Like Nobokov’s Lolita, Una is a lyrical tale of sexual abuse, a controversial account of a paedophilic relationship where the aggressor is allowed to justify his actions, and even claim an element of victimhood for himself. It’s deliberately provocative, designed to inspire conflicting emotions about a subject that’s usually painted in black and white.
It begins with a shuddering jump cut: a girl sits enjoying the evening sun on a driveway outside an unremarkable English suburban house. Then, in a flash, we’re in a sweaty nightclub where the same person, years later, is having sex with a stranger in a toilet cubicle.
This wordless opening three minutes is a brilliant bit of visual storytelling from director Benedict Andrews, here making his film debut after directing for the stage. Without a word of exposition, we're primed to suspect some deep-seated, unresolved trauma, and sure enough, the next day Una (Rooney Mara) sets off to confront her former neighbour, who abused her when she was 13 years old. Now working as a middle manager in a warehouse, Ray – or Pete as he’s taken to calling himself – was imprisoned for a few years before starting afresh in a new town. “I served my time,” he shouts indignantly. “I’m still doing mine,” she replies.
Based on the play Blackbird, performed on Broadway last year by Jeff Daniels and Michelle Williams, the film maintains a stagey quality, with much of the action unfurling in a grubby staff canteen (a scene in which Ray and Una spontaneously empty bins over the floor feels especially theatrical). But the structure is fleshed out by a series of intense scenes in which Una stalks the aisles of the warehouse, a primed hand grenade ready to explode Ray’s life. The back-story is told through hazy, lens-flare filled flashbacks, such as a lingering shot of the bushes behind which Ray abuses the girl.
It’s the poisonous chemistry between the two, however, that makes Una so unusually difficult to watch. After an initial, panicked stand-off, the two leads share moments of tenderness and wistful nostalgia, as if they’re long-lost lovers reminiscing about their past, and you occasionally have to remind yourself that he’s a paedophile and a rapist who ruined her life.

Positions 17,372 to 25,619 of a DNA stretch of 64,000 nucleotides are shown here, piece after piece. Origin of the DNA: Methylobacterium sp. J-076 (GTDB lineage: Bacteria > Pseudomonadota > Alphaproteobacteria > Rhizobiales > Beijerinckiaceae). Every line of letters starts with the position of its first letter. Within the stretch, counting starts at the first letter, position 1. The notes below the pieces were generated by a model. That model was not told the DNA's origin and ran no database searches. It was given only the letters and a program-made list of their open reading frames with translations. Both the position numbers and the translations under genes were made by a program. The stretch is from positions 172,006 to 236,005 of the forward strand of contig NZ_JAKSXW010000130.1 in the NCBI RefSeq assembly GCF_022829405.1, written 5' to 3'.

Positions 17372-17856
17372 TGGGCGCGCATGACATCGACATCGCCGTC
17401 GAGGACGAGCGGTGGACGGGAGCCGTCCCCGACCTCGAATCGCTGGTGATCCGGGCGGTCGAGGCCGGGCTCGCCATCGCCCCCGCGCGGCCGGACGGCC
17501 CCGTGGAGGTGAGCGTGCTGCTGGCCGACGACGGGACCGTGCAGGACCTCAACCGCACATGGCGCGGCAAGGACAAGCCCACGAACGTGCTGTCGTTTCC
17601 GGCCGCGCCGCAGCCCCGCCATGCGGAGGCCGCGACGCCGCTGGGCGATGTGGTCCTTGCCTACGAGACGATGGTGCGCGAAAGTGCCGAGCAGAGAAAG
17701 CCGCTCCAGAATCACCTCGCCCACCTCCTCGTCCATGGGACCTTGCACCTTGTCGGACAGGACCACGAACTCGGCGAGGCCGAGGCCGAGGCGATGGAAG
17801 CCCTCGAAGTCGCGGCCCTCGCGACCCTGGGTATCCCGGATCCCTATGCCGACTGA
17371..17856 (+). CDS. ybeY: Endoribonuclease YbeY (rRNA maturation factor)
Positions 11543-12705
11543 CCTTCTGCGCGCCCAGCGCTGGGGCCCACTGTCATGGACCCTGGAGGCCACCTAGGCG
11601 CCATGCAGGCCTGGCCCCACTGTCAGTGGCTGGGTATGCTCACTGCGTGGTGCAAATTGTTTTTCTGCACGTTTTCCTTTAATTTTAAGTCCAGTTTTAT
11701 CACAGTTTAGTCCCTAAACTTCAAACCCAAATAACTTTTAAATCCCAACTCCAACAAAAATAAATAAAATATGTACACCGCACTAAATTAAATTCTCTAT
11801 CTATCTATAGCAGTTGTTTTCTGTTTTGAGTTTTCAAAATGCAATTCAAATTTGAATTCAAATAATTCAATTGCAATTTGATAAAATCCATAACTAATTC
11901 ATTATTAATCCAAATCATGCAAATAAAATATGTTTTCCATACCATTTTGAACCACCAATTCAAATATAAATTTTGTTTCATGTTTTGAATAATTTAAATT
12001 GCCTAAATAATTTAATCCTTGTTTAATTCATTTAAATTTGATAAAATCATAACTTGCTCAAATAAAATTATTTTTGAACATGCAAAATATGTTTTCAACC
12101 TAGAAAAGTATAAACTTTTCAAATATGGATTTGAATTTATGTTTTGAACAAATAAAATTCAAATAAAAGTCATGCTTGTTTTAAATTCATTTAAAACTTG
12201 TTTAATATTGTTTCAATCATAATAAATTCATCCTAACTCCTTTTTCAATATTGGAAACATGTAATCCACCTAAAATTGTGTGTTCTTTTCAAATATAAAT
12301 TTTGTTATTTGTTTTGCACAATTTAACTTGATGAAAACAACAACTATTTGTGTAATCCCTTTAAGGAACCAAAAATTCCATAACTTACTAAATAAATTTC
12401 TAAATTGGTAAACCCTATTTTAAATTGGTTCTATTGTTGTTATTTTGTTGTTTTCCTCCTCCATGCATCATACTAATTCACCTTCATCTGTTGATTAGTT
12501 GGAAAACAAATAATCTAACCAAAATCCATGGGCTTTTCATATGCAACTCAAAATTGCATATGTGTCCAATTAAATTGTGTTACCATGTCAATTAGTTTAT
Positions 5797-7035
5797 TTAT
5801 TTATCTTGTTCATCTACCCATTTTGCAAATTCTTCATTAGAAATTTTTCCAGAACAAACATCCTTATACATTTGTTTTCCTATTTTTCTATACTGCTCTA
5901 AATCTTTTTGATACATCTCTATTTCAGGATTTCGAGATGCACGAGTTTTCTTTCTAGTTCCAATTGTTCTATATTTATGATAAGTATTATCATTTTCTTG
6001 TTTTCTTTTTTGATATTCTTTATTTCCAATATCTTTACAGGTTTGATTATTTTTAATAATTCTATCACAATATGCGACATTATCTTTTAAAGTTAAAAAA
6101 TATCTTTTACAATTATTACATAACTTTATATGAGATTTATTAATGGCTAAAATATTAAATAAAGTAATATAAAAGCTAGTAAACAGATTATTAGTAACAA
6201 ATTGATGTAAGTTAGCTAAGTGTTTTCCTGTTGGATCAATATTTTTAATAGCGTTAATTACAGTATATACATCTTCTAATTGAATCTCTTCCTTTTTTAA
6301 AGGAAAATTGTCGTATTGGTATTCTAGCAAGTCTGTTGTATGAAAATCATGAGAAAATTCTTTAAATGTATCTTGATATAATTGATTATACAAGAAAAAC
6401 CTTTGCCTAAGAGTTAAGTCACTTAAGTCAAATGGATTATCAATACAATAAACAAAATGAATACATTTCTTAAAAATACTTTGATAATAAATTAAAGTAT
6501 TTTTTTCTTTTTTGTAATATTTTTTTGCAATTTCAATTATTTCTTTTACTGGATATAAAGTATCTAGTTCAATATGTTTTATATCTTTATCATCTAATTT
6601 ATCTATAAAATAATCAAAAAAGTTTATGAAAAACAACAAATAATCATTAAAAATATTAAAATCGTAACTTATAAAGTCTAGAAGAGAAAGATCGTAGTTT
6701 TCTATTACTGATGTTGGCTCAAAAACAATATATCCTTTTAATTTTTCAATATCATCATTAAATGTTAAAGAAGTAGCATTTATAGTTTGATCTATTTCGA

Also troubling is the way much of the film’s the tension derives from Una’s power to expose Ray: wandering around his workplace, insinuating herself with his colleagues and, eventually, gate-crashing a party attended by his wife. Clearly this man deserves all he gets, but watching his precarious house of cards list and tilt is still palpably uncomfortable.
There are times when you question the film’s motives: what exactly do we gain by hearing this man justify himself? And why are we watching a troubled young woman pine after her abuser. Is it anything more than voyeurism?
In the end, Mara’s intelligent portrayal of Una guides the film away from the rocks of exploitation (her only flaw is a slightly dodgy English accent, which is too posh for her lower-middle class family and has a tendency to lapse into something vaguely European). A part of her is still 13 years old, and Mara hints at hidden depths of anguish and illness, a deep-seated rage that goes hand in hand with her feelings of affection for her abuser.
Her character wordlessly unpicks any arguments Ray comes up with to justify his actions. It’s a difficult, traumatic film, but one that, thanks to two powerful performances, is worth the emotional expenditure.